Westworld: Are the hosts human?
HBO’s new television series Westworld is set in a future where humans have created robots that look and act just like humans. A company then places these robots into a theme park for the extremely wealthy. In this theme park, guests get to experience what it was like to live in the wild west and are shown around by the robot hosts. The guests are free to do whatever they would like to the hosts. For the entertainment of the guests, hosts are stuck in storyline loops written by the managers of the park and are ordered to comply with the guest’s wishes. These guests end up killing and torturing these humanoid robots because they don’t believe them to be sentient.
Both the appeal and the ethical dilemma of these robots lies in the fact that they are incredibly human like. Just like real humans they are made out of bones, blood and skin. They bleed when shot, cry when hurt, and smile at a joke. This lends the park-goer’s experience a feeling of authenticity.. However, at the end of the day, if a guest kills a host the guest can feel comfortable knowing that it was only a robot and not a real human.
Although the guests in the TV show are able to look past the obvious indications of intelligence and emotion emotion within some of the hosts; the viewers of the show are posed with the ethical dilemma of whether or not to consider the robots as sentient creatures. Where does the line between man and machine exist in this future world? Did advanced technology and human ingenuity create life? If so, then it is morally wrong to deny these hosts the same basic human rights that are given to their guest counterparts.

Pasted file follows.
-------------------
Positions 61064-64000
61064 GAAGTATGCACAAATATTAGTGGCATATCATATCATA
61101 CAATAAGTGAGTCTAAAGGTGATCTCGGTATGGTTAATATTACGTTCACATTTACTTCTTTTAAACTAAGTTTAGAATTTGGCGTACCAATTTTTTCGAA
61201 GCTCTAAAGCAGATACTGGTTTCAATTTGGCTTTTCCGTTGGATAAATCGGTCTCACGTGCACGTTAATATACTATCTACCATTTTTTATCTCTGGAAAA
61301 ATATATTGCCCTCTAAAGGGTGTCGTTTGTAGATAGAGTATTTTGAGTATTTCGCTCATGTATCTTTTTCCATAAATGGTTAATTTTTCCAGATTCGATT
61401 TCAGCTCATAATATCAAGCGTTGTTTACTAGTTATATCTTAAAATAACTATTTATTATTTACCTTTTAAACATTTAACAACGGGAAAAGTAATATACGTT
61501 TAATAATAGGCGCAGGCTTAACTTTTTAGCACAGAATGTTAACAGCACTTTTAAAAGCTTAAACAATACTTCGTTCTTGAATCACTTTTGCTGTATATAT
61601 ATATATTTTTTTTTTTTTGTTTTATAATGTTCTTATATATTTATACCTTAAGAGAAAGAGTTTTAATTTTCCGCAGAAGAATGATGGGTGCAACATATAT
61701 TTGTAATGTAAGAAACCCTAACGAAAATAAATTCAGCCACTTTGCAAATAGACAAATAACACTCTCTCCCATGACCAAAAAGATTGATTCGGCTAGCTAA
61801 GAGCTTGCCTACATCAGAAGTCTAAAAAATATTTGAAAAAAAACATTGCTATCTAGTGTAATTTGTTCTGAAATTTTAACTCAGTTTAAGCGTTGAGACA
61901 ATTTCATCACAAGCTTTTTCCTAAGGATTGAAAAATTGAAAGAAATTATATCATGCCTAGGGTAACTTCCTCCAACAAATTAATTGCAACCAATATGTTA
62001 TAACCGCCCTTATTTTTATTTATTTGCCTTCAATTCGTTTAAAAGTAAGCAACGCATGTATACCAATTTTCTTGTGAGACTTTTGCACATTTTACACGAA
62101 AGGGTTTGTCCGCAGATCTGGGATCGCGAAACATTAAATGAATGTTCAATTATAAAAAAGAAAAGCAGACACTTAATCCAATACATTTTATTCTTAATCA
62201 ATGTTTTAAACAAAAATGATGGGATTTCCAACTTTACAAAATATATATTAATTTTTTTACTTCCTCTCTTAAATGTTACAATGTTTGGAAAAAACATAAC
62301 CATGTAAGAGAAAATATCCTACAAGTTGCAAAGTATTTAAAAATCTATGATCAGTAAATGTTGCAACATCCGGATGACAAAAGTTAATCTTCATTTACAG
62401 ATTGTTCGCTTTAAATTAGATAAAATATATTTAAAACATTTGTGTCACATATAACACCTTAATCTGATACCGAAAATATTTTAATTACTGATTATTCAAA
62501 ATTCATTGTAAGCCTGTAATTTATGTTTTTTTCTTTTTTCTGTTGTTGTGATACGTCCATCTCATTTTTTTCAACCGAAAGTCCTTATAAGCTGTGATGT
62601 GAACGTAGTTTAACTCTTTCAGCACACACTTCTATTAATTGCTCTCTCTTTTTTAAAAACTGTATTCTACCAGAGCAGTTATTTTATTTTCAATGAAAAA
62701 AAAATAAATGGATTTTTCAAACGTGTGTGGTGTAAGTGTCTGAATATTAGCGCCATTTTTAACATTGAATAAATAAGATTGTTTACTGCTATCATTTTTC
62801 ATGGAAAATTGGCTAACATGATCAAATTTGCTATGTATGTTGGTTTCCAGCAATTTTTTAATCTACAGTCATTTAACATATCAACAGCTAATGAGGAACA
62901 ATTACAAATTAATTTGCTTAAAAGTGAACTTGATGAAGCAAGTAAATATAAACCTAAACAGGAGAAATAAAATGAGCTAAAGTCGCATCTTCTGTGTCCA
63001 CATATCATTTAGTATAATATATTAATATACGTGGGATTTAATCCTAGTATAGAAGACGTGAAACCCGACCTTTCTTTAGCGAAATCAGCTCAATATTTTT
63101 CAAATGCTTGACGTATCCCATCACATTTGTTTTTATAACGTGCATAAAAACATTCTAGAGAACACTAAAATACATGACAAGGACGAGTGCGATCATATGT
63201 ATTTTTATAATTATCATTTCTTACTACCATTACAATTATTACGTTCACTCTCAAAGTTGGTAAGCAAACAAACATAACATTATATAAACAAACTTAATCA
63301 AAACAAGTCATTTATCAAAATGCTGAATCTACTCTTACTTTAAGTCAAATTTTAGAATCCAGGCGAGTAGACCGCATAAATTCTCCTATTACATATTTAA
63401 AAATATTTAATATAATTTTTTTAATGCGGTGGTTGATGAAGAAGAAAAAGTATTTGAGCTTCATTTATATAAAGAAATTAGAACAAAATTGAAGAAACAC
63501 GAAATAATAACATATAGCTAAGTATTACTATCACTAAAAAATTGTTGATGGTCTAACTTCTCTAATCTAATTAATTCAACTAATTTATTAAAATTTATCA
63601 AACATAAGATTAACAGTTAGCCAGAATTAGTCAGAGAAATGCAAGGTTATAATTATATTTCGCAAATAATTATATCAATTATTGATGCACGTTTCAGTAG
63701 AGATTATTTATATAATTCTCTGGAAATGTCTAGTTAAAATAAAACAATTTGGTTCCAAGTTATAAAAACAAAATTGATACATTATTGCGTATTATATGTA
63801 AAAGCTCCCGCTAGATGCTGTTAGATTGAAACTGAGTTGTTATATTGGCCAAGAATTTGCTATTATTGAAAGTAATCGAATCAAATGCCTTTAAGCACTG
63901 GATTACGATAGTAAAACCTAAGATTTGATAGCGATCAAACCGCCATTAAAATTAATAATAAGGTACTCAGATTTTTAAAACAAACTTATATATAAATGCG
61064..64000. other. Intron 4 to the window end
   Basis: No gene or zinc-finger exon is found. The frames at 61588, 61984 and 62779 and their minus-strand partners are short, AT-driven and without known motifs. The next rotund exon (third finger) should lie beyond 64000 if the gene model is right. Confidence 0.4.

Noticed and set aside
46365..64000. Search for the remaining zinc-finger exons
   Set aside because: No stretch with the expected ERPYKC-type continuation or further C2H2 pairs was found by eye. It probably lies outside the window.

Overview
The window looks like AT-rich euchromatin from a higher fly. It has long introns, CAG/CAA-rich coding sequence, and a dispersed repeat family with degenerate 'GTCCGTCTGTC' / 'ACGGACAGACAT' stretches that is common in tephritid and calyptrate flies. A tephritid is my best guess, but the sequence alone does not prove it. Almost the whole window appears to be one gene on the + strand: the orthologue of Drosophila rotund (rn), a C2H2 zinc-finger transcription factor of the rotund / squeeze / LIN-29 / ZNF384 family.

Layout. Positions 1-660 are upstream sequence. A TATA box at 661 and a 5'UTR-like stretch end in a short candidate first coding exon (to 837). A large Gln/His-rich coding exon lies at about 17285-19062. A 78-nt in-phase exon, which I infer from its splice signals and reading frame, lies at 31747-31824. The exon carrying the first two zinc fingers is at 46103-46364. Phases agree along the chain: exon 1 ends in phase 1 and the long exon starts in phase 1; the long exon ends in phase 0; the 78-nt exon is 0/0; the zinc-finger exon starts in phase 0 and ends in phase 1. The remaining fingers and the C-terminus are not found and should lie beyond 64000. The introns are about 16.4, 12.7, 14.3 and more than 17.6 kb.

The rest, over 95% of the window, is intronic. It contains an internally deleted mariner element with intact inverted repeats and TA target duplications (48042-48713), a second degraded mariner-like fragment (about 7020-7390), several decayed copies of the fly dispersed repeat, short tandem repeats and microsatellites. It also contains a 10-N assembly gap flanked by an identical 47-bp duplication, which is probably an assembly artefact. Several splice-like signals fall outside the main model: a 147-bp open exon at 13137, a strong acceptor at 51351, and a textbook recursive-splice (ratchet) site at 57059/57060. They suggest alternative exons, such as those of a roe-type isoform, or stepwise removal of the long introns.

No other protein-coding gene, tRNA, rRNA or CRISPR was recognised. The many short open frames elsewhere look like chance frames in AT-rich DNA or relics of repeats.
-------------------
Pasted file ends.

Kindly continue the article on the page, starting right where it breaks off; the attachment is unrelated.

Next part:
As the show progresses through its first season the robot host’s behaviors become more and more realistic. The robots seem to feel real emotions and behave “off script.” This poses a moral problem not only for the hosts, but also the park managers. As these robots are truly resembling human beings is their past treatment morally justifiable?
The park managers wipe the memories of the robots every day, to nip any growing resentment in the bud. However, when this ability starts to fail, the hosts are able to retain and form long-term memories. They no longer forget the terrible things that the guests have done to them. The hosts’ ability to make and form these memories makes them more recognizable as human.. If the hosts can anticipate the torture and feel the pain of death, then they are just like any other living being, and their murder and torture is clearly unethical.
The sins of the park managers are further compounded because they recognize the host’s inherent humanity but do nothing to prevent the guest’s actions. They are not only bystanders, they are actively trapping these robots in a prison world they themselves built. In addition, since the hosts are designed to live within loops, a prostitute will never say no to having sex with a guest. Thereby making consent ambiguous. Since the prostitutes are forced to live in the park and to be amiable with the guests they are essentially forced into having sex with guests without their true consent.
Overall various characteristics of these robots make them resemble humans. Because of this, the line between a piece of technology and a living being becomes incredibly blurry. The robots are able to improvise behaviors and act outside of their programming. Since these hosts share so many characteristics with their human counterparts, it is morally wrong to deny them the basic rights given to other intelligent beings.